Remember the [Sunday] Sabbath?


Many remember a time when America took the fourth commandment more seriously. You could walk down Main Street and find that the only open doors were the church's. Nowadays, it seems that everything is open, and most of us, Christians and non-Christians alike, are taking full advantage. The question is: are we as a nation paying a price for not remembering the Sabbath?

Lee Webb, reporter

Sunday looks like any other day at the mall. Mom can get her hair done, while the kids get in a few video games. Of course, everybody needs a bite to eat before returning home to mow the lawn, or maybe get in a few holes of golf in before that three o'clock soccer game.

"Some of the parents object to having their kids play on a Sunday," says soccer dad Dale Runner. "No sir, not on our team. All of them like it, because that's the best time to do it -- better than during the week, because everybody's working."

Regent University professor Joe Kickasola says that even many Christians don't understand the value of honoring the Sabbath.

"Our culture seems to be exhausting itself with entertainment -- with diversions," says Kickasola. "Too much work, not enough rest, and not enough family time. You know, our Lord said in Mark, chapter 2, that the Sabbath is made for man. So if we treat a person as if he were not a man, as a male or female; or if we treat ourselves as though we were not human, then indeed, we're going to suffer the fatigue that is inhuman."

So, what if someone came up to you and said, "I want you to take one day this week, and do nothing but rest. You can turn off your pager, your laptop, your cell phone, and even stay away from the lawn mower and all the housework, and just ... rest'?"

Here are some of the responses we got when we asked that question on the street:

A: "I'd probably feel like there are a lot of things I needed to do, but it would probably be something that would be refreshing and probably good for me."

A: "I'd do it! It would be a great break."

Q: Why don't you?

A: Money.

Money.

Why not work if there's money to be made on Sunday? Corporate America began giving into the temptation years ago. But is it really worth it?

The Chick-Fil-A restaurant chain has never opened on Sunday, and look at their performance: since opening in 1967, Chick-Fil-A has posted 30 consecutive annual sales increases. And last year, their same-store sales rose 7 percent, compared to the 2 percent by their nearest competitor.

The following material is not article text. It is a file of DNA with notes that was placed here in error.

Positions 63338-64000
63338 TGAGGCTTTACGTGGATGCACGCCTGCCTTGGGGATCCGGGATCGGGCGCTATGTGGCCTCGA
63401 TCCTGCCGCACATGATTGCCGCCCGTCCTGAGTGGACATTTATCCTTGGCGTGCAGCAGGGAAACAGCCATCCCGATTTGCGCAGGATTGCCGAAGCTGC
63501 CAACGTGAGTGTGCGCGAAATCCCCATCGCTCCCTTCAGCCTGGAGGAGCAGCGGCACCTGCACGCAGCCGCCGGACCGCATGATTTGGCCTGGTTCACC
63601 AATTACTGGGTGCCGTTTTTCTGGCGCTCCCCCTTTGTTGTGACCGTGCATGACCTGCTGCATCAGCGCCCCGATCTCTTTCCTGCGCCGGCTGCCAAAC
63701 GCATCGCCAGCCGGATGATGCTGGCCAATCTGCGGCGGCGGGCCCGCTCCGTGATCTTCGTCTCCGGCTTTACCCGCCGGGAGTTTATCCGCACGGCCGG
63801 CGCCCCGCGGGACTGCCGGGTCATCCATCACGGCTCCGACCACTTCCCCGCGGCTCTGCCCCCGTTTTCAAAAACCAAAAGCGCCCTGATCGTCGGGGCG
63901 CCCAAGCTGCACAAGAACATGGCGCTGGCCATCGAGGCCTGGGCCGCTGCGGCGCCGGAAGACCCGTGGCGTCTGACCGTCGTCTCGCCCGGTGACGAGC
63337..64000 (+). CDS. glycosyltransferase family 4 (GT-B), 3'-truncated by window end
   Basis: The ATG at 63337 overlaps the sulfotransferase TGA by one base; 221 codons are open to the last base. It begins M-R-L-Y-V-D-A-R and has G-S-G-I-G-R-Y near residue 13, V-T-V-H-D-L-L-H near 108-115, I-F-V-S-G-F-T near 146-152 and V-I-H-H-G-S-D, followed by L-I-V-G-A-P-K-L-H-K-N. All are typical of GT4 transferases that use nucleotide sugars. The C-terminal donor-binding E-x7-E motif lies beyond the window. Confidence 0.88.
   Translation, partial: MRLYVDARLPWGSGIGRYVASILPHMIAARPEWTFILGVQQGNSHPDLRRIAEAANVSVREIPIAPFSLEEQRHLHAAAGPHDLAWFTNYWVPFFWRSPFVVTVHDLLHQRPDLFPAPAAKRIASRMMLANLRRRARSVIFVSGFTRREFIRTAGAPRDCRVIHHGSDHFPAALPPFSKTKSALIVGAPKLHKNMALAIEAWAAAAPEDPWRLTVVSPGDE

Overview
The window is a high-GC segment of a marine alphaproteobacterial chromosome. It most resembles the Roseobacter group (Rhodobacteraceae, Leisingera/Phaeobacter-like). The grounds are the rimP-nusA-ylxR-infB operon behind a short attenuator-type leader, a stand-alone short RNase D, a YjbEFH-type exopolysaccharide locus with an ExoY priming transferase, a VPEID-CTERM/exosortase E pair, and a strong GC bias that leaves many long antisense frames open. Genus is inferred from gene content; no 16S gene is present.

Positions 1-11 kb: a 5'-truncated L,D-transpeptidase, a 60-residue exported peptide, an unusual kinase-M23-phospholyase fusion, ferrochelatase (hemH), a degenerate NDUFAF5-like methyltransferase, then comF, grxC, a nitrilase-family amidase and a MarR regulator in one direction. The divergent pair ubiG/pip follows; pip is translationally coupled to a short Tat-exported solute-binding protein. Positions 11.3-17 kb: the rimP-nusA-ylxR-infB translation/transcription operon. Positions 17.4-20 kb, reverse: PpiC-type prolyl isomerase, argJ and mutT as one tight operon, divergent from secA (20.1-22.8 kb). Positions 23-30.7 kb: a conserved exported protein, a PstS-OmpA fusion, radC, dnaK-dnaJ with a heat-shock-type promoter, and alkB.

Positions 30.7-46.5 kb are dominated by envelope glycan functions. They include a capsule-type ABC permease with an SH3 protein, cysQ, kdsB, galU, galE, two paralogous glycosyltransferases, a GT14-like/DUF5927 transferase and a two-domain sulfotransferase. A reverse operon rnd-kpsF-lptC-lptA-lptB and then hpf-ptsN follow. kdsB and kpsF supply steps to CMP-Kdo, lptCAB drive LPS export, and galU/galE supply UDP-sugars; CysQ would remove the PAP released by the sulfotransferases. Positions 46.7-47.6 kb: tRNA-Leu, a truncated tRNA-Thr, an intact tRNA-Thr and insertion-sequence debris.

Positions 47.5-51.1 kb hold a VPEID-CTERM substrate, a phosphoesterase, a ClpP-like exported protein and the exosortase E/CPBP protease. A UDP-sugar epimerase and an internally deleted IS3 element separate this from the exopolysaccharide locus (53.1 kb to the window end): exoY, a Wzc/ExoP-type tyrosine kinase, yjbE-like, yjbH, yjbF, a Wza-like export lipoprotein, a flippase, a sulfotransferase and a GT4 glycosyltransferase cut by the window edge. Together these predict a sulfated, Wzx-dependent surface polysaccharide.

And it's much the same story for the Ukrop's supermarket chain in Richmond, Virginia. Selected as one of Forbes magazine's top 500 private companies, Ukrop's clearly outperforms its competitors, which are open on Sunday.

"I wouldn't want to make money on Sunday," says company president Bobby Ukrop. "That's the Lord's Day. And how people choose to enjoy Sunday is other people's business. We think our people need a rest. We think people need to know that every week I can count on that as a day I can be with my family."

Many remember a time when most people felt that way.

"I know my great-grandmother would never cook on Sunday," remembers one person we talked to. "I mean, there was nothing cooked, no type of labor done like that on a Sunday, unless it was just a necessity to keep a farm going."

Scottish track star Eric Liddell refused to run on Sunday at the 1924 Olympic Games, costing him a shot at the gold medal in the 100-meters. His Christian conviction made him a hero for the ages. Author and pollster George Barna believes this type of conviction is sorely lacking today.

"We think that we're doing him a big favor if we show up at church on Sunday morning, or maybe even Saturday night, and then we figure, 'Good, I've taken care of that obligation,'" says Barna. "'Now I can do whatever I want.' I think so much of the difficulties, the hardship, the tension, and the anxieties that we read about and hear about in the news every day is a result of the fact that people never get time to deflate." ― transcript of a report that aired on June 10th and July 27th of 1998, on CBN.


Rome's Challenge to Protestants
Did the Apostles keep Sunday?
The Mark of the Beast and the Seal of God
Sunday is NOT the Sabbath!



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